Xander Schauffele’s driver fails R&A test but it spurs him on to great play


On Tuesday Xander Schaufelle’s Callaway driver failed a random R&A test, which was introduced at the 2018 Open Championship. A 20% sample of the 156 field had their clubs tested to see if they complied with what is called the co-efficient of restitution. This is a measure of how much energy is transferred from the club to the ball at impact, which has to be up to 83%. Also tested is how long the driver face  and ball are in contact, which has to be less than 239 microseconds. Tiger Woods was also among the random sample, and his equipment passed. It is the first time a player’s equipment has failed this test.

Speaking on Friday Schauffele said

“Yesterday it wasn’t really matching my bag, which was a bummer. I was getting a little upset on the golf course,” Schauffele said. “Today I was testing a little bit on the range again with two different heads. But moved a few weights around and sort of found a good setting.”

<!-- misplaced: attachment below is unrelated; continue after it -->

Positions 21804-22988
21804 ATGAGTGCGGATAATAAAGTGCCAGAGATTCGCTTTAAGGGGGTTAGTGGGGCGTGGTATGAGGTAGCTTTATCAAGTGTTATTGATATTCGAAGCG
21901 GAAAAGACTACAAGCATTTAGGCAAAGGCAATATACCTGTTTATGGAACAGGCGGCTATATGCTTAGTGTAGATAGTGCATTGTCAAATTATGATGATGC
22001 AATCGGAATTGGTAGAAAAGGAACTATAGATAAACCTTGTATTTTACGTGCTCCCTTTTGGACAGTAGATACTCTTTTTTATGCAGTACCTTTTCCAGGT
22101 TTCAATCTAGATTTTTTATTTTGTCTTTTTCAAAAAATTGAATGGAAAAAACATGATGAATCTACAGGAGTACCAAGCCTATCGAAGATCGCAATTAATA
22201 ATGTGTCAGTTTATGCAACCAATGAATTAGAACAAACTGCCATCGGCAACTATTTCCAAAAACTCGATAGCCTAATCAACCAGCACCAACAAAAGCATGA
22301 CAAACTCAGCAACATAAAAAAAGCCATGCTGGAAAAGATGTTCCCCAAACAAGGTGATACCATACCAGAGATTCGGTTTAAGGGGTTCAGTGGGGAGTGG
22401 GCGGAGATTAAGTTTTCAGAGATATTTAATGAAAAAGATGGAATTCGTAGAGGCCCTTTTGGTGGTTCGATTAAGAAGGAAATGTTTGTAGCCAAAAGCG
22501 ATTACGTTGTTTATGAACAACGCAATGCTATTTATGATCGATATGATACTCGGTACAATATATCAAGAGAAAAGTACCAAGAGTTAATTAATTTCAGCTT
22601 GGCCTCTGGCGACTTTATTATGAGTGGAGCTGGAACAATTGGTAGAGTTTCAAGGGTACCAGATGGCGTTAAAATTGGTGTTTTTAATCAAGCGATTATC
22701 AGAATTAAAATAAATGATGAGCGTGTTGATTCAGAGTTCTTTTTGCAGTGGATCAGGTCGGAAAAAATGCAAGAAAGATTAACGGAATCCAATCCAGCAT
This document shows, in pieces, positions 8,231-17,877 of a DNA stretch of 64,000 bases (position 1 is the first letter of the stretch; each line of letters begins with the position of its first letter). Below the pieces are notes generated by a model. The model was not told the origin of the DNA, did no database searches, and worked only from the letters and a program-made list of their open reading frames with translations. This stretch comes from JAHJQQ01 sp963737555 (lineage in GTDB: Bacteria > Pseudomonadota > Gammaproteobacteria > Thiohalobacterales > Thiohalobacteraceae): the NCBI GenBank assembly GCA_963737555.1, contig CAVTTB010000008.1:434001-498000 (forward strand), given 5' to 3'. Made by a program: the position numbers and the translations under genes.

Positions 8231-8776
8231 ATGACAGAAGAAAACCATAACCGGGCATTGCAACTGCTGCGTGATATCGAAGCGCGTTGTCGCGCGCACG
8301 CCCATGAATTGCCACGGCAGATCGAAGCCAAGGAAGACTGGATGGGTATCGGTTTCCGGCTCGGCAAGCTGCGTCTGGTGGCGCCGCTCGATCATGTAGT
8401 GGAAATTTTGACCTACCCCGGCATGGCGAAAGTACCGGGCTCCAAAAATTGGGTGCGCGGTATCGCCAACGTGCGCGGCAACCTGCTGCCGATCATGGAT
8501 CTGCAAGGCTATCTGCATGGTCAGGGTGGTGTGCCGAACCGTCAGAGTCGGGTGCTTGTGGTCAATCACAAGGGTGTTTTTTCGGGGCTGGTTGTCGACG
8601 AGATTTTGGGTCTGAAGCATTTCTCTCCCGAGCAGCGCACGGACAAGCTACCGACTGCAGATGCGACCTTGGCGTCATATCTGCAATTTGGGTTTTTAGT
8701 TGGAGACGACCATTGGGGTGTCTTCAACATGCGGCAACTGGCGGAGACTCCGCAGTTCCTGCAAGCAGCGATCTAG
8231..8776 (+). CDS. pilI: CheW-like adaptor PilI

I have a legal driver now, and I sort of put that one to rest and happy to see that ball performing like it did today or the driver performing like it did today, so that was very comforting,” he said. “Like I said it will get better every day. We’ve still got two more.”

“I had a little bit of run-in with them, because they only test 30 players. I thought it was a little bit unfair,” Schauffele said after his Callaway Epic Flash Sub Zero was dinged on Tuesday. “I would gladly give up my driver if it’s not conforming. But there’s still 130 other players in the field that potentially have a nonconforming driver as well.”

On Friday Schaufelle shot 65, the best score of the day and is currently -4 for his round on Saturday, three birdies in four holes within one shot of the lead.

A reporter for Golf Digest has observed this

“Update on the Xander/driver controversy. Multiple sources tell Golf Digest Schauffele may not have been the only player to fail the CT test, with 3-to-4 manufacturers at fault. Asked about other failed tests, the R&A told us it wouldn’t comment further on the process”

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